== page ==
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U.S. smart grid expenditures have been compromised largely of advanced metering infrastructure (AMI ) projects over the past five years. However, many utilities are now eager to fully optimize their ...
U.S. smart grid expenditures have been compromised largely of advanced metering infrastructure (AMI ) projects over the past five years. However, many utilities are now eager to fully optimize their systems with grid automation projects, which will allow them to fully realize the promise of the smart grid. Grid automation will create a much more reliable and efficient grid, enable optimization of thousands of grid-connected devices and distributed generation sources, and allow for faster outage recovery times.
Federal smart grid deployment targets, renewable portfolio standards, and the need to increase grid reliability have driven U.S. grid automation. However, as electricity markets open up in the U.S., grid automation projects will also be driven by a strong need to increase electric provider customer satisfaction.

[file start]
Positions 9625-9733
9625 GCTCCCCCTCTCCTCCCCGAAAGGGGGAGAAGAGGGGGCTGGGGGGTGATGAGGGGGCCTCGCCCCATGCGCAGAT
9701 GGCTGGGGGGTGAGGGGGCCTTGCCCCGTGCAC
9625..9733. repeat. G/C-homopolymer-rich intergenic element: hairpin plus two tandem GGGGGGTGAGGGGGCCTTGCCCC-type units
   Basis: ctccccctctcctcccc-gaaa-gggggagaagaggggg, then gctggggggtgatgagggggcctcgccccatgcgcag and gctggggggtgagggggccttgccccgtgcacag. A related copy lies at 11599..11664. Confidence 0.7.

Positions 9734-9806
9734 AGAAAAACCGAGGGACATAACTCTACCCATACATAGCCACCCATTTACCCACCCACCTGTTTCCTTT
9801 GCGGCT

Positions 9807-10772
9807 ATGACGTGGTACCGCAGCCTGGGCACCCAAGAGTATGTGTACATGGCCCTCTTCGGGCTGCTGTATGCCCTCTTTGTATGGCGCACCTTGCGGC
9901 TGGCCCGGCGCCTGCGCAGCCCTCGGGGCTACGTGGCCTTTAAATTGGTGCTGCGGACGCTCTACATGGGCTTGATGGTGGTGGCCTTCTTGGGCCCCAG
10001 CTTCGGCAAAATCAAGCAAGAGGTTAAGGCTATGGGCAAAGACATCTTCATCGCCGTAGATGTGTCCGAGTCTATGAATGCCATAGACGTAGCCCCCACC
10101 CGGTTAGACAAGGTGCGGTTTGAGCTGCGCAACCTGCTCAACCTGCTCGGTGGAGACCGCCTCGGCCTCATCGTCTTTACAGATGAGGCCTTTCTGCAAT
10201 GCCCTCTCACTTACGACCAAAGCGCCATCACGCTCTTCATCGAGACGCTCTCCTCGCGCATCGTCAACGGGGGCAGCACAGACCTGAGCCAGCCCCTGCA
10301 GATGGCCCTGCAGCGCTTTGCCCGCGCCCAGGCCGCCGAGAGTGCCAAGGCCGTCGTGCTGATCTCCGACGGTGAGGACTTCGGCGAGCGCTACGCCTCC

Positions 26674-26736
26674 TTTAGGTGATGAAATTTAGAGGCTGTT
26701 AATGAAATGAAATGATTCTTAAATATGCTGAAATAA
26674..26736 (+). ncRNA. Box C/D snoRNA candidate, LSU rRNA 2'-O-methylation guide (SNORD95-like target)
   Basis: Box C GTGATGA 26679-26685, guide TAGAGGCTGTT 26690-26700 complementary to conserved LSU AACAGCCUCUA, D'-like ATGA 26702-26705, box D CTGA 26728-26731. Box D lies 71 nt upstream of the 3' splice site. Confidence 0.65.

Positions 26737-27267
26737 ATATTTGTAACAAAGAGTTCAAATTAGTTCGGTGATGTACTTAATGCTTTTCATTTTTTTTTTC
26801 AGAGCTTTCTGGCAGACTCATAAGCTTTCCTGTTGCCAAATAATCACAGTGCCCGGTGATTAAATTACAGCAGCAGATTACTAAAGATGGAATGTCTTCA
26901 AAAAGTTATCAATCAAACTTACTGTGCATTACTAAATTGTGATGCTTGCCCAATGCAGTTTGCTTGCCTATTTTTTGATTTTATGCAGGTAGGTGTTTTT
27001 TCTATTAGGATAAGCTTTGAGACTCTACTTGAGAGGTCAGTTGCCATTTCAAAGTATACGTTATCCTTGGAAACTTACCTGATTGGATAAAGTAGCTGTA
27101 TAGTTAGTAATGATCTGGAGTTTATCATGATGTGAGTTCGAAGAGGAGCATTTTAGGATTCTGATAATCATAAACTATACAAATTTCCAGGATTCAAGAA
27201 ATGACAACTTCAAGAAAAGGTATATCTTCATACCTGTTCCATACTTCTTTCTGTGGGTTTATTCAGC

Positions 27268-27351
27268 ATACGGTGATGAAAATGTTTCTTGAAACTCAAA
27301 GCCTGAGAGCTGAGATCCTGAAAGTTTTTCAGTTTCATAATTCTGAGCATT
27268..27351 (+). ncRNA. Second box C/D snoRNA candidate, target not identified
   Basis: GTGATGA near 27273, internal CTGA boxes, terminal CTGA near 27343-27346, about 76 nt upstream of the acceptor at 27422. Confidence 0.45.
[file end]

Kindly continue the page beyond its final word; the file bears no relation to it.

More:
As U.S. utilities embrace global standards such as IEC 61850, vendors with field proven grid analytics, advanced DMS, sensors, IEDs, and FLISR solutions will be best positioned in the market. The long-term result of such investments in grid automation will result in a significantly more reliable and efficient grid, higher utility customer satisfaction, and lower energy bills.
The major findings in this report show that a large majority of U.S. utilities are ready to take up the task of building a grid that meets the needs of tomorrow’s Connected Economy. However, utilities will need strong support from industry stakeholders (vendors, integrators, regulators, etc.) and electric customers to meet this goal.
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